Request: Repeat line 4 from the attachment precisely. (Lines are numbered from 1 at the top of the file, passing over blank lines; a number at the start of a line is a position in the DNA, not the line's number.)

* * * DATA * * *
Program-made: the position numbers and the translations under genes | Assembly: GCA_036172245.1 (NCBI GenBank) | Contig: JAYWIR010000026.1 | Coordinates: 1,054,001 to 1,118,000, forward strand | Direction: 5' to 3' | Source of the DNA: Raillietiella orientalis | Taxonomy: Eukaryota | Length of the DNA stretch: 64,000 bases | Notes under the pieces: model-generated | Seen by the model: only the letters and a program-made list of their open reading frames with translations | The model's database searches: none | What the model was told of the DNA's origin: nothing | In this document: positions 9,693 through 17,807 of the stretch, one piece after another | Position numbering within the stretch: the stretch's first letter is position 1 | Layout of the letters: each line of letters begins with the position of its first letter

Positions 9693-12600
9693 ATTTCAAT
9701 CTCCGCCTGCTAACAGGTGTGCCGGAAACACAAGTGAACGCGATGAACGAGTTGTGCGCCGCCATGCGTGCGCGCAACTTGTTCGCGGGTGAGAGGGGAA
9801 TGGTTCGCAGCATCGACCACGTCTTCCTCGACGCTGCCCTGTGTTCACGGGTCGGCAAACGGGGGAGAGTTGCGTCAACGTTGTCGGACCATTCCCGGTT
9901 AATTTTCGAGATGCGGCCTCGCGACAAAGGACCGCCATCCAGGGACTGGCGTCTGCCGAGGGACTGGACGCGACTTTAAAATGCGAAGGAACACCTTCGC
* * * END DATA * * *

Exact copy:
9701 CTCCGCCTGCTAACAGGTGTGCCGGAAACACAAGTGAACGCGATGAACGAGTTGTGCGCCGCCATGCGTGCGCGCAACTTGTTCGCGGGTGAGAGGGGAA